Real post. Analogue. Things touched by human hands.
We neglect so many senses. Sight has become primary, but touch, smell, taste – they are much more primal. We can see in the womb, I guess, but there’s nothing to see. I can’t imagine even light penetrates all those layers. But we can hear, we can taste, we can feel.
Anyway, post. When my parents had a clear out a few years ago, they gave me a bag full of old letters. We used to write letters! Because when I was at college, you had to queue for the phone, and you had to collect up a load of 10p pieces to make a meaningful phone call. And you might not have a phone number, but you did have an address. And nobody had a computer. So there were letters there from friends, from admirers, from boyfriends. And it was lovely to read them, and to relive the thrill of getting them.
I have a friend in Germany who I correspond with. I’m much better at having a penfriend now than I was as a child (I was rubbish. Sorry). It’s so exciting to get an envelope with foreign stamps on it – and she decorates things beautifully. It feels like a real connection (and you know I love Twitter, but this is an extra dimension).
I like getting Christmas cards. I know it’s not ecologically friendly, but I think it’s psychologically friendly. It’s a tangible connection. We send a lot of Christmas cards, we write personal notes in them. I don’t even mind a round robin letter – even though my kids are obviously much more wonderful than yours, but I don’t need to let you know. Birthday cards – I collect them up and hide them behind a noticeboard in the kitchen so that the birthday person has a nice little surprise pile on the actual day. I throw out cards regretfully, but I’m a bit of a hoarder, and I know that if you keep something for any length of time it acquires some kind of crazy value just from being around. But I have a lot of “bookmarks” that fold down the middle.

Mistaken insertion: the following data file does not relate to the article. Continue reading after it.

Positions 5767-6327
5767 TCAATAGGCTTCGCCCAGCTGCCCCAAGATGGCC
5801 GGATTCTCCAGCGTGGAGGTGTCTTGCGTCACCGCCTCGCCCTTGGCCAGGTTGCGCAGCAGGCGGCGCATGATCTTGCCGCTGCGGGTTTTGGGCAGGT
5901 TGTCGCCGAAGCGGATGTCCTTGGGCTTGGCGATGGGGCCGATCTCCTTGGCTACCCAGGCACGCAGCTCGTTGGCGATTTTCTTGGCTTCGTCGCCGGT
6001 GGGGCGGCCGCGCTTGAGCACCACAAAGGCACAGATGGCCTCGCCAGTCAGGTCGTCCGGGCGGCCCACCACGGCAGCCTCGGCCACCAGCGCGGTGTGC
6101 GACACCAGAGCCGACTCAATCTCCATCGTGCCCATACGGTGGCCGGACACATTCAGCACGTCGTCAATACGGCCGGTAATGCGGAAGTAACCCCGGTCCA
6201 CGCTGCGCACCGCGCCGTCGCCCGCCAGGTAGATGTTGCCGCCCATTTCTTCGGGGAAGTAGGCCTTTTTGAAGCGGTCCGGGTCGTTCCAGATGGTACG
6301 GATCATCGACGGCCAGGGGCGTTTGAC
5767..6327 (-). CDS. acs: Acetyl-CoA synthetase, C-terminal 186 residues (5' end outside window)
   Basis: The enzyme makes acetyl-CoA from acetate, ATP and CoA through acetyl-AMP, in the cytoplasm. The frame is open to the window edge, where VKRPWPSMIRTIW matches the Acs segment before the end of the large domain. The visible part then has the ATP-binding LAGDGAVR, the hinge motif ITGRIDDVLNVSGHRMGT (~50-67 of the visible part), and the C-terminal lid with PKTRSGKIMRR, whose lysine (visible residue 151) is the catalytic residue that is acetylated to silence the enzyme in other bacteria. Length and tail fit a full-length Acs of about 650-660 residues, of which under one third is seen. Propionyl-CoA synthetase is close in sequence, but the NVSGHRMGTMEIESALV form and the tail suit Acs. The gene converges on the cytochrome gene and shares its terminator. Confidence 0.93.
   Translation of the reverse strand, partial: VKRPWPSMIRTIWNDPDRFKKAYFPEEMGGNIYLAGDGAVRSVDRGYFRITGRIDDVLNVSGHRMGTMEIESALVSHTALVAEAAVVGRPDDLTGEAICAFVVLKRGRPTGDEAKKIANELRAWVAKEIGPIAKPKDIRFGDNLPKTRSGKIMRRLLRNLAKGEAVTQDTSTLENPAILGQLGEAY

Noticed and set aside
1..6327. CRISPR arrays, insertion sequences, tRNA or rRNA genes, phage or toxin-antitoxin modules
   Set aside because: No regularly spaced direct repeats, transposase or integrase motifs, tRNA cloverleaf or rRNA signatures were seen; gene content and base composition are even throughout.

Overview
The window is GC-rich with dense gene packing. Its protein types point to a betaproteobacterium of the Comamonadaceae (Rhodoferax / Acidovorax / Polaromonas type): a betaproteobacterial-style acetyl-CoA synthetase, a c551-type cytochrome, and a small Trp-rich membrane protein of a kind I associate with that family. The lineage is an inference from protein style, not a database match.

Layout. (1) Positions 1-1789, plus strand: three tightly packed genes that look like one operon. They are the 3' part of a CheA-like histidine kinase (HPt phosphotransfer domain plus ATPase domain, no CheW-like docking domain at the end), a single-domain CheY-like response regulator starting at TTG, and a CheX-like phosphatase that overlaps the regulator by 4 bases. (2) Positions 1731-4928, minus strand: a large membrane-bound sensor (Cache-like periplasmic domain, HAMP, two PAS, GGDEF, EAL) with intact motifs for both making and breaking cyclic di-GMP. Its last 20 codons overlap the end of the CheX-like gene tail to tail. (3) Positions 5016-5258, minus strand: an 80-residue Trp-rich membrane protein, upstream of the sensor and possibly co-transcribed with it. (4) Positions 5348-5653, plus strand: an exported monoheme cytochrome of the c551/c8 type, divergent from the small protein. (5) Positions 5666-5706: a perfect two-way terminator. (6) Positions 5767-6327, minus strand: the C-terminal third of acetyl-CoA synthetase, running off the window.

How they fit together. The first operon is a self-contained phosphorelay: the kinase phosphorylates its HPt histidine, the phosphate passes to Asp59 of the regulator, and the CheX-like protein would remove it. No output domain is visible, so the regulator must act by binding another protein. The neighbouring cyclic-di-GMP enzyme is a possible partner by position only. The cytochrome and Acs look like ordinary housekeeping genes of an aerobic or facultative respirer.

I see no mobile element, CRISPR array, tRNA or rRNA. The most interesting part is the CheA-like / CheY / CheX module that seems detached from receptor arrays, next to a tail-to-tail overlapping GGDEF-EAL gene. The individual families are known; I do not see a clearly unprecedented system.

I even love mail order. I’m such a child – it’s a thrill to get a parcel, even when it’s something you’ve ordered. Through lockdown, it managed to be a luxury AND a necessity.
I send things, too. I send my daughter postcards. I’m doing a long slow poetry postcard project. I like the idea that someone else gets a little boost from their post, gets to hold something in their hands, gets to open it. Maybe if it’s a parcel they turn it over to see if there’s a clue. If it’s an envelope, they have to choose how to tear it. They can save it for later, or open it right now by the front door. It’s a tiny thrill, and everybody needs one of those from time to time.